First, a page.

Gideon’s Trumpet

Lewis, Anthony. Gideon’s Trumpet. New York: Random House, 1964.

If you have ever wondered how the statement “you have the right to speak to an attorney. If you cannot afford an attorney, one will appointed to you” first came about you should read Gideon’s Trumpet by Anthony Lewis. Gideon’s Trumpet follows the case of Clarence Earl Gideon, a petty thief who had been in and out of jail all his life. After landing in a Florida jail for breaking and entering Gideon managed to file a handwritten petition certiorari with the Supreme Court claiming his right to legal counsel was violated during his trial. the Supreme Court agreed. This launched Gideon v. Wainright, a landmark case that started the evolution of the Miranda Warning. While Lewis’s book is brief it is highly readable and informative. It is easy to see Clarence Gideon, and even the legal system, as real humans making history.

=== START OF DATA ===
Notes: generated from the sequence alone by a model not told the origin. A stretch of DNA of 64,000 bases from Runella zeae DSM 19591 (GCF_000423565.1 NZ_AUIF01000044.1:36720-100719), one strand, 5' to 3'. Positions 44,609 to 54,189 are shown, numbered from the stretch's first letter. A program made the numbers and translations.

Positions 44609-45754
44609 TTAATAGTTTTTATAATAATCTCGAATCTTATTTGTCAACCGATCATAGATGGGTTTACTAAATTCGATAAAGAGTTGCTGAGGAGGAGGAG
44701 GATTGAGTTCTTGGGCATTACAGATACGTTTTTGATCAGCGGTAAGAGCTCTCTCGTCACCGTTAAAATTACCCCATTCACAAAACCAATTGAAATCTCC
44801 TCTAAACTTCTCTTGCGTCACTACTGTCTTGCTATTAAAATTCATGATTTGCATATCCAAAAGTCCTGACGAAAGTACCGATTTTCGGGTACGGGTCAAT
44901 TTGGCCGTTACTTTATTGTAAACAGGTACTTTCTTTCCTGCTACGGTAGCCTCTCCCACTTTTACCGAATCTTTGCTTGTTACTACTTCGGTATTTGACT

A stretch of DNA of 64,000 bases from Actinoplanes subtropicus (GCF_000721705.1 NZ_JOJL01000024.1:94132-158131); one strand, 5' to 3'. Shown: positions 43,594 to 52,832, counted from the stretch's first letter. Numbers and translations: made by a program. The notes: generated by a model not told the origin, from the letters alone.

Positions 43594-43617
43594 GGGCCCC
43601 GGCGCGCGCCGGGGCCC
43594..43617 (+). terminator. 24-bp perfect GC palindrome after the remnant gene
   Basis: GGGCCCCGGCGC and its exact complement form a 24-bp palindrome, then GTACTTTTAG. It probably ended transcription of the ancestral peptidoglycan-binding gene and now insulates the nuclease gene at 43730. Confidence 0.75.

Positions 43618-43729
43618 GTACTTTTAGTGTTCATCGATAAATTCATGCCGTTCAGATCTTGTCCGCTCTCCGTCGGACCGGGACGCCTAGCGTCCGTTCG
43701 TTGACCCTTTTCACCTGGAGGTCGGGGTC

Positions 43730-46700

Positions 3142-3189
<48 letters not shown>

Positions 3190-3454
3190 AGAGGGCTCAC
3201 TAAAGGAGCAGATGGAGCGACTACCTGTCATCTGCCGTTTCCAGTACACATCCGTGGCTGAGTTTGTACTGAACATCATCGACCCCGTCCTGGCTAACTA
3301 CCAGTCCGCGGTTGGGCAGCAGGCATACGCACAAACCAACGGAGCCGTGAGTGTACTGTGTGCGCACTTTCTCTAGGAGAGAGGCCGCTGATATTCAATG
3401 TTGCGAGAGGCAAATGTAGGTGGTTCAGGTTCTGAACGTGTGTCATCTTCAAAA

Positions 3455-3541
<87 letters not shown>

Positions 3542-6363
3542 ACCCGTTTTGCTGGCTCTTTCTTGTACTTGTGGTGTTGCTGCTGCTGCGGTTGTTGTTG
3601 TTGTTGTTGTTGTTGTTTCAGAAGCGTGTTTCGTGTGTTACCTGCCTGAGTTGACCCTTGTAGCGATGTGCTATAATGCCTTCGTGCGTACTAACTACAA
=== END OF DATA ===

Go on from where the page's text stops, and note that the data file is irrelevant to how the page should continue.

Favorite quote: “Every spring the justices struggle to overcome procrastination, to compromise their differences, to finish up opinions on all the argued cases so that they can end the term in June, as scheduled, and go off to lie in the sun or make speeches at lawyers’ meetings, as the spirit moves them” (p 38). Too funny. Sounds like where I work.

Author Fact: Anthony Lewis resides in MA (according to his wiki page).
Book Trivia: According to IMDB Gideon’s Trumpet was made into a made-for-television movie in 1980.

BookLust Twist: From More Book Lust in the chapter called “Legal Eagles in Nonfiction” (p 135).



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